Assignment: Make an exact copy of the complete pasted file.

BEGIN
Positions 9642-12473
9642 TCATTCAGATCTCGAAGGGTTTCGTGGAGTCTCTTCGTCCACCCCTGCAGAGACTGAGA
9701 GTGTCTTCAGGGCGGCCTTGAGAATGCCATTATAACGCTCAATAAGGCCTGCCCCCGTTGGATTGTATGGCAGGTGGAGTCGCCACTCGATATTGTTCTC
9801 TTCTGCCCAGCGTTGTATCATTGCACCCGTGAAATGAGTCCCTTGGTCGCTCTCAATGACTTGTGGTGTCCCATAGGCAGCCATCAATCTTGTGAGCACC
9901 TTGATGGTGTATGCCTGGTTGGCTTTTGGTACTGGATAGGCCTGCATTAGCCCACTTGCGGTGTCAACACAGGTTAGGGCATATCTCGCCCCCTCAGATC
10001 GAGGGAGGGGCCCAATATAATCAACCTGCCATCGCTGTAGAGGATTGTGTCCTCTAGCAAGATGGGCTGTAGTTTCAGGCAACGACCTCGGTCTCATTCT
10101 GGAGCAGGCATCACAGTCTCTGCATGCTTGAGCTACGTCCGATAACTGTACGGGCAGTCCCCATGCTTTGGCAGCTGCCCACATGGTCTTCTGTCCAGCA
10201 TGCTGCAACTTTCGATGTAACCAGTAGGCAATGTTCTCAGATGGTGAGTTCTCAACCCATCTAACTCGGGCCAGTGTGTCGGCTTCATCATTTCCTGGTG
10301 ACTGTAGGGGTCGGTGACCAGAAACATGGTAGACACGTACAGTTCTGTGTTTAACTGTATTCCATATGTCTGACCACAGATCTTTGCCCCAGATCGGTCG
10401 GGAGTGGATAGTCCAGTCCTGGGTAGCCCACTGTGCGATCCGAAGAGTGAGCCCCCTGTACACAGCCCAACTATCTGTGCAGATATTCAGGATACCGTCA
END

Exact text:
Positions 9642-12473
9642 TCATTCAGATCTCGAAGGGTTTCGTGGAGTCTCTTCGTCCACCCCTGCAGAGACTGAGA
9701 GTGTCTTCAGGGCGGCCTTGAGAATGCCATTATAACGCTCAATAAGGCCTGCCCCCGTTGGATTGTATGGCAGGTGGAGTCGCCACTCGATATTGTTCTC
9801 TTCTGCCCAGCGTTGTATCATTGCACCCGTGAAATGAGTCCCTTGGTCGCTCTCAATGACTTGTGGTGTCCCATAGGCAGCCATCAATCTTGTGAGCACC
9901 TTGATGGTGTATGCCTGGTTGGCTTTTGGTACTGGATAGGCCTGCATTAGCCCACTTGCGGTGTCAACACAGGTTAGGGCATATCTCGCCCCCTCAGATC
10001 GAGGGAGGGGCCCAATATAATCAACCTGCCATCGCTGTAGAGGATTGTGTCCTCTAGCAAGATGGGCTGTAGTTTCAGGCAACGACCTCGGTCTCATTCT
10101 GGAGCAGGCATCACAGTCTCTGCATGCTTGAGCTACGTCCGATAACTGTACGGGCAGTCCCCATGCTTTGGCAGCTGCCCACATGGTCTTCTGTCCAGCA
10201 TGCTGCAACTTTCGATGTAACCAGTAGGCAATGTTCTCAGATGGTGAGTTCTCAACCCATCTAACTCGGGCCAGTGTGTCGGCTTCATCATTTCCTGGTG
10301 ACTGTAGGGGTCGGTGACCAGAAACATGGTAGACACGTACAGTTCTGTGTTTAACTGTATTCCATATGTCTGACCACAGATCTTTGCCCCAGATCGGTCG
10401 GGAGTGGATAGTCCAGTCCTGGGTAGCCCACTGTGCGATCCGAAGAGTGAGCCCCCTGTACACAGCCCAACTATCTGTGCAGATATTCAGGATACCGTCA